John Christianson was pretty attached to his beard – until his dermatologist asked him to shave it. It may have saved his life. John had no history of skin cancer when he saw Dr. Amer Kalaaji to check a lesion on his forehead. Dr. Kalaaji did a biopsy – and noticed another, more suspicious spot on John’s cheek, under his thick full beard. He asked John to shave his beard, and come back for a more thorough exam and a full body skin check. “I didn’t shave the whole thing. Just the area where the spot was, and then the other side to balance it,” John says.It was enough. Dr. Kalaaji performed a punch biopsy that showed melanoma, a fast-growing and deadly skin cancer. (The spot on John’s forehead was benign.) “When I first heard the word ‘melanoma,’ I didn’t get panicky but I did get a little sad,” John recalls. “It sounded like it was the last page. But it wasn’t.” Melanoma can be fatal. “Catching melanoma early is critical to a good prognosis,” Dr. Kalaaji says. “If it’s caught early, it can be treated surgically without requiring other therapy.” Dr. Kalaaji referred John to Mayo Clinic in Rochester; he had surgery three days later. “It was reassuring to get it done so quickly,” John says. Dr. Kalaaji is a Mayo physician who sees patients in Northfield Hospital & Clinics’ Lakeville Clinic through a partnership between NH&C and Mayo. That partnership ensures quick, complete specialty care for NH&C patients. “As a Mayo employee for 16 years, I know that most conditions can be treated in the clinic, in Lakeville, and I recognize which cases need more specialized care at Mayo,” Dr. Kalaaji explains. “That helps expedite referrals.” John had Mohs surgery, a precise technique in which thin layers of cancer-containing skin are progressively removed and examined until only cancer-free tissue remains. The goal is to remove as much of the skin cancer as possible, while doing minimal damage to surrounding healthy tissue. John had his stitches removed in the Lakeville Clinic a week later. “I told everyone I got into a swordfight with a pirate,” he laughs. The cancer was caught early enough that John didn’t need additional treatment. “Because John was willing to shave, we were able to catch it early,” Dr. Kalaaji says. “It could have hidden in his beard for years and could have spread to lymph nodes and organs.” “I kidded with Dr. Kalaaji that I didn’t have any problem until he went poking around in my beard,” John says. “I’m glad he did.” Skin cancers can grow quickly. Everyone should perform a monthly self-exam of their skin. Any new lesion, plus any changing moles or lesions, should be evaluated by a dermatologist. Dr. Kalaaji recommends a full head-to-toe skin cancer screening once a year for everyone. Also see a dermatologist for rashes, dermatitis, acne, eczema or hives. “Dr. Kalaaji is terrific,” John says. “He has a friendly, calm manner and is very efficient. His assistants are very helpful. They make a good team.”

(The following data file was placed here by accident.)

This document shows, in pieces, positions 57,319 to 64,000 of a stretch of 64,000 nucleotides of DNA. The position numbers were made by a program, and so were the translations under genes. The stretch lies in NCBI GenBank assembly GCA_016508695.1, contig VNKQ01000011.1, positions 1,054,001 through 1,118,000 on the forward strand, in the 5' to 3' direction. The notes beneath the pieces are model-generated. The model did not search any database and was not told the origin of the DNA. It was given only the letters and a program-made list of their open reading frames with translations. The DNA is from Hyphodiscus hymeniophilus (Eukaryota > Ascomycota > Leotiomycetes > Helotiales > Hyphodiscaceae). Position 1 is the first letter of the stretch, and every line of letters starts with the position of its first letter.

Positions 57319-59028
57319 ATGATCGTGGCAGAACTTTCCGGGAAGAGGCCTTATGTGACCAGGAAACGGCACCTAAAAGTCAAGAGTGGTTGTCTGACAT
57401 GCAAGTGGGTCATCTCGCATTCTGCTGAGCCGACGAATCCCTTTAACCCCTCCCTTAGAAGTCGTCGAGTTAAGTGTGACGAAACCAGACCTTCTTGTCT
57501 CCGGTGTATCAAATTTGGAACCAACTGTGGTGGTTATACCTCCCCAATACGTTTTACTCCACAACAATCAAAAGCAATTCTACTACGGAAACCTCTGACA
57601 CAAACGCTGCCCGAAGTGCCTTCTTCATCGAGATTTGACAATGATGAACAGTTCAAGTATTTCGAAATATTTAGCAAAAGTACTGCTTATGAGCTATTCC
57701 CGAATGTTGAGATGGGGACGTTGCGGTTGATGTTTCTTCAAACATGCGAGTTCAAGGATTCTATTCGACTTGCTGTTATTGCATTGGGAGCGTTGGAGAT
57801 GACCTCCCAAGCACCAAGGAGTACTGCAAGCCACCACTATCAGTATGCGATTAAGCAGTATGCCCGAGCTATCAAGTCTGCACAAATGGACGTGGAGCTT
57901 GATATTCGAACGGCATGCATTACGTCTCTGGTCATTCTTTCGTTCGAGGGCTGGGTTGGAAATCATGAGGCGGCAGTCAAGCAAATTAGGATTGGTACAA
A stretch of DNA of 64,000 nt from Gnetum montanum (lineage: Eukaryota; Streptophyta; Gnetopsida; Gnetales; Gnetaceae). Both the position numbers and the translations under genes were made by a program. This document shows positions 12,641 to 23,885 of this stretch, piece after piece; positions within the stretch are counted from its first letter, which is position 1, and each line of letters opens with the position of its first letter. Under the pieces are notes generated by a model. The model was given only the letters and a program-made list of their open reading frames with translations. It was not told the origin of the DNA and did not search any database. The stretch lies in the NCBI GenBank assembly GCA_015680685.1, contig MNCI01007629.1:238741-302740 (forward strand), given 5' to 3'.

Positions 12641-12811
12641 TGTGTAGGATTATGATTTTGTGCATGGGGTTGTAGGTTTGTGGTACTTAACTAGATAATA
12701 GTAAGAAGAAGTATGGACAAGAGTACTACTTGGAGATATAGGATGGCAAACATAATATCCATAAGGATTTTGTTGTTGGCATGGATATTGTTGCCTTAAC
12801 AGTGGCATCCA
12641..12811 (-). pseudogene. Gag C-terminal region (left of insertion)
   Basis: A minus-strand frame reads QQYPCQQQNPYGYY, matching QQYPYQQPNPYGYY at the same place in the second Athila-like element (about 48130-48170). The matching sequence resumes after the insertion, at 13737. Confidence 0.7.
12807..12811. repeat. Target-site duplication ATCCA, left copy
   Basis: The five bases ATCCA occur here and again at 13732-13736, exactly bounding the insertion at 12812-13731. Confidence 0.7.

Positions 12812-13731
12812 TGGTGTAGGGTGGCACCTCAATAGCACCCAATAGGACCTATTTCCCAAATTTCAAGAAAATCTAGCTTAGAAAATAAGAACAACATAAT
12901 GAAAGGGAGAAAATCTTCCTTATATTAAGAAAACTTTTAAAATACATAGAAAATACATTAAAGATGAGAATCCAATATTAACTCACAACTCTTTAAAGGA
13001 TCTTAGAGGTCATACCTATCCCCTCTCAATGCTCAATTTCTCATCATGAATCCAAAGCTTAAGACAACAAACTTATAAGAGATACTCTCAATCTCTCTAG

A retired minister, John and his wife Norma live on 18 acres near Lakeville, with wooded paths and meadows. John does a lot of mowing. “I’m outdoors a lot. I wear a straw hat,” John says. “I need to develop the habit of wearing sunscreen. But at 78, new habits are hard to develop.” His advice? “I’m sure most people who have a harmless-looking mark like mine would tend to think it’s not serious. Let someone with know-how – the dermatologist – decide that.” John will get a full-body check every three months “to make sure I don’t have a repeat performance,” he says. “I’m not sure if I’ll have to shave or not.” In the meantime, he’ll be wearing his hat.